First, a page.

Not Brand Echh #9 (August, 1968)

I gotta say, I sometimes have a hard time figuring out what was going through my younger self’s mind when I made certain choices at the spinner rack half a century ago.  The subject of today’s post is a case in point.  I mean — why would I put down 25 cents for a giant-size humor comic filled with satirical versions of Marvel characters I was only now getting to know in their “serious” incarnations?

I’m guessing that it was partly because Not Brand Echh, with its parodies of current movies and TV shows as well as comic books, reminded me of Mad magazine — which was one of my most regular comics purchases in the late Sixties, despite the fact that I haven’t yet devoted a blog post to it (probably because back in my younger days, I didn’t think of Mad as a bona fide “comic book”, due to its black-and-white magazine-size format).  And, hey, my inclination to go for the “bargain” of getting multiple heroes for the price of one (which, in contrast to Mad, I’ve often noted on the blog), may have figured into my purchasing decision as well — even if these were parody version of the heroes, there were still a lot of ’em.  Read More

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Avengers #45 (October, 1967)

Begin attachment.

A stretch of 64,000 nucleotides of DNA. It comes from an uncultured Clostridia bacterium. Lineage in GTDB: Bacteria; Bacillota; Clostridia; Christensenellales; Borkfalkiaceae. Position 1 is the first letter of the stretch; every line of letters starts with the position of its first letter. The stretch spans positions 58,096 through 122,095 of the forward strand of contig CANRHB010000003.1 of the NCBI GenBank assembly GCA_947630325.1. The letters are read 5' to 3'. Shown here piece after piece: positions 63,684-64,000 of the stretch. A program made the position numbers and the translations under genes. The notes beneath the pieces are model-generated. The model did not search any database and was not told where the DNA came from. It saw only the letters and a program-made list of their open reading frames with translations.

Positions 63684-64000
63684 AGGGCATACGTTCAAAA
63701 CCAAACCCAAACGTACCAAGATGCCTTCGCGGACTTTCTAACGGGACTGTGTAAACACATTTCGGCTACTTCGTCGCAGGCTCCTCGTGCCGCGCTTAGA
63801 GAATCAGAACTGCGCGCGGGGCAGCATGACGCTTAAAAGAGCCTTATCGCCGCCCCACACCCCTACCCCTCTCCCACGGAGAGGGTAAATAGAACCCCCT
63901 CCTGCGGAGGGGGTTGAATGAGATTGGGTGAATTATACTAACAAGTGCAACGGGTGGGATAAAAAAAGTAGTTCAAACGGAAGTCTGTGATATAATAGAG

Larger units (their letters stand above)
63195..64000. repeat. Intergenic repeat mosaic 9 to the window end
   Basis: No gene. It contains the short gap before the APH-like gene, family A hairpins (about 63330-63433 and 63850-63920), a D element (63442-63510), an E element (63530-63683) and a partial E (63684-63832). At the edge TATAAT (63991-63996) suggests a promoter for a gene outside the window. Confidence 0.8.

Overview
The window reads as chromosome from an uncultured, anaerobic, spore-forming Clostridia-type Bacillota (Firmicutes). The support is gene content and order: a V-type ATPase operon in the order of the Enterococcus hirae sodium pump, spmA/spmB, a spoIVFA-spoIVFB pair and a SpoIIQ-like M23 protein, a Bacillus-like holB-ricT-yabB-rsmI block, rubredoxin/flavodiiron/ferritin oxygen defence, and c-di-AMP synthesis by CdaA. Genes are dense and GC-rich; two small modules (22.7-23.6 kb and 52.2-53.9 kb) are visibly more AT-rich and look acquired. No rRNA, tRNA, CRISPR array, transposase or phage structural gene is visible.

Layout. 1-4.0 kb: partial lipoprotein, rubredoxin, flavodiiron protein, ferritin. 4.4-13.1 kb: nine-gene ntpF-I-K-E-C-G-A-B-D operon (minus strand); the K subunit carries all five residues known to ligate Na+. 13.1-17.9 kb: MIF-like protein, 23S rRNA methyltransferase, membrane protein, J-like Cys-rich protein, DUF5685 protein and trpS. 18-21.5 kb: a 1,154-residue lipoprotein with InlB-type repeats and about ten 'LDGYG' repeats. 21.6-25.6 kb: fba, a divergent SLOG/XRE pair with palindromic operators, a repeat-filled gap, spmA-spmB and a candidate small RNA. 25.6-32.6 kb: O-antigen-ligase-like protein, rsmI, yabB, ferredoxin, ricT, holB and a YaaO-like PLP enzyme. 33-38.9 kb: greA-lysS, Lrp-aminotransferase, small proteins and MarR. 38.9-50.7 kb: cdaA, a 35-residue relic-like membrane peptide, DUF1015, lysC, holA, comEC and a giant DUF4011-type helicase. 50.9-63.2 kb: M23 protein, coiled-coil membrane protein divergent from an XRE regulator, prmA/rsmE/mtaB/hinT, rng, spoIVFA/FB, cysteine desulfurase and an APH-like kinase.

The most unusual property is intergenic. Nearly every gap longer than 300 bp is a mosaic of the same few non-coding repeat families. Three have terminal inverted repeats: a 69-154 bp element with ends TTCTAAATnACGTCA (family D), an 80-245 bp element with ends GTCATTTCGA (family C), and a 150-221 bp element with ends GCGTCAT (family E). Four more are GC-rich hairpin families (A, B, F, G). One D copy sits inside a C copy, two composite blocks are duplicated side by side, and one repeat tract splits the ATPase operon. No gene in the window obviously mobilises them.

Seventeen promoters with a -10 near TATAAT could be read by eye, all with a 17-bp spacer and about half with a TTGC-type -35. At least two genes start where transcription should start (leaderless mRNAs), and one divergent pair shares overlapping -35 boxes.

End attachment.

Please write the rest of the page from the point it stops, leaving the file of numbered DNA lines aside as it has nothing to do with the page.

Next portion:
By August, 1967, I’d been buying and reading comic books for two years — and the books that I had bought had almost exclusively been those published by DC Comics, with an occasional Gold Key issue for variety.  But in that month, as the Summer of Love (or the Long Hot Summer, take your pick) wound down — I finally broke down and bought my first Marvel Comics Group comic book.

So what the hell took me so long?

It’s entirely possible that I just didn’t see that many Marvel comics on the spinner racks in those first two years of comic-book buying.  Prior to 1968, the publisher’s newsstand distribution was controlled by Independent News (a company owned by National Periodical Publications, aka DC Comics — and no, that doesn’t sound like an ideal competitive situation, does it?), which restricted the number of titles that Marvel could release per month.  That restriction would be all but completely lifted by early 1968, but in the summer of 1967, it was still in place.  Read More